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WAITING AT THE GATE

On the notice board of the Methodist Church –

on the opposite side of the street

from where I sit at my desk typing this –

is a poster. It is a colour photograph.

In the foreground is a wooden five bar gate.

 

Once I am certain there are no prisoners,

like me, at their exercise – voluntary

exiles walking their dogs in the middle

of the road avoiding others in lycra –

I go over for a closer look. The gate

is shut. Beyond is pastoral land rising

to low green hills. The caption reads: Jesus said,

“I am the gate.” I return and google.

 

Ah, a parable! But King James’ smart divines

have the gate as a door to a sheepfold.

So there ought to be a small flock of sheep,

at least, as well as the bearded shepherd

pour encourager les autres. I go back,

again looking out for cyclists and strollers.

The field is empty but for the odd thistle.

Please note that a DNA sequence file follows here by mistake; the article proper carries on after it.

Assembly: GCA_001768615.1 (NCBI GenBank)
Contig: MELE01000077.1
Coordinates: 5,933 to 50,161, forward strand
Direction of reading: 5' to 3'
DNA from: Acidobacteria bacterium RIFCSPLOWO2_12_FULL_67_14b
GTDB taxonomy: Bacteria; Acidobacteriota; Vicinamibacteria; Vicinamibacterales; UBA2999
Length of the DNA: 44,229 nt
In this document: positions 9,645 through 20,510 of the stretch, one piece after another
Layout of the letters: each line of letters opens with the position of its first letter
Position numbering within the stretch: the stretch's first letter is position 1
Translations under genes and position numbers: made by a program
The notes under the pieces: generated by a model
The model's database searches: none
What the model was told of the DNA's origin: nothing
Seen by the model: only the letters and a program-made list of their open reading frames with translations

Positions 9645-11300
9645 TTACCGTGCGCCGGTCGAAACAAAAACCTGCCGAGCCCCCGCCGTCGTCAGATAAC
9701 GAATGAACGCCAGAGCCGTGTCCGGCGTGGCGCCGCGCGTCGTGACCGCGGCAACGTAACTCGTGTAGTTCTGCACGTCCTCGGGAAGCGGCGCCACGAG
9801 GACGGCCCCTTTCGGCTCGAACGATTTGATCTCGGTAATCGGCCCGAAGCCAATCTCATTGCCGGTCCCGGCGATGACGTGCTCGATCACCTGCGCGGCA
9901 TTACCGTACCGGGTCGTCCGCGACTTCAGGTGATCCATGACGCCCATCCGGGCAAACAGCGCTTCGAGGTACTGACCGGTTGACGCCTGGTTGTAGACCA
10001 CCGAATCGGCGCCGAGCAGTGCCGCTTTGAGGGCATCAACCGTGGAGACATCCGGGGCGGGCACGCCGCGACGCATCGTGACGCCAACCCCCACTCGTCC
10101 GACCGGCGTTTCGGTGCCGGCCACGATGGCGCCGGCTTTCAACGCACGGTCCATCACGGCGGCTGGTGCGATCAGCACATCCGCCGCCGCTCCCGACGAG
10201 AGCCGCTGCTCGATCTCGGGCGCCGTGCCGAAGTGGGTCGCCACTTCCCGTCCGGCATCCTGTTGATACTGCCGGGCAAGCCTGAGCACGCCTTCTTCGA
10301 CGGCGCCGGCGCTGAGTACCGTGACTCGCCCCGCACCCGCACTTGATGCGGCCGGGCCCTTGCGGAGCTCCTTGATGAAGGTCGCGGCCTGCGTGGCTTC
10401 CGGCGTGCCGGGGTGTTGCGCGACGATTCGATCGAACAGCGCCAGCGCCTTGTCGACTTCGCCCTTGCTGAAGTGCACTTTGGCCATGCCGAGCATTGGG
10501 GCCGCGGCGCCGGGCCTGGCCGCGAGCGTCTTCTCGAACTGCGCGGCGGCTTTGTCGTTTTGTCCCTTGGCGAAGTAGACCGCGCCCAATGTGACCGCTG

I look carefully at the gate. There is

a weathered sign. ‘Please keep closed at all times’.

 

Later I look up from the laptop.

The ukulele class is surreptitiously

leaving the church hall one by one two metres

apart. On the building’s main roof ridge

there are magpies, an octet, all facing

the same way, teetering in the east wind.

One for sorrow, two for joy…eight for a wish.

I hear them singing each to each. ‘I’m leaning

on the lamp post at the corner of the street…’

 

 

 

 

© Copyright David Selzer
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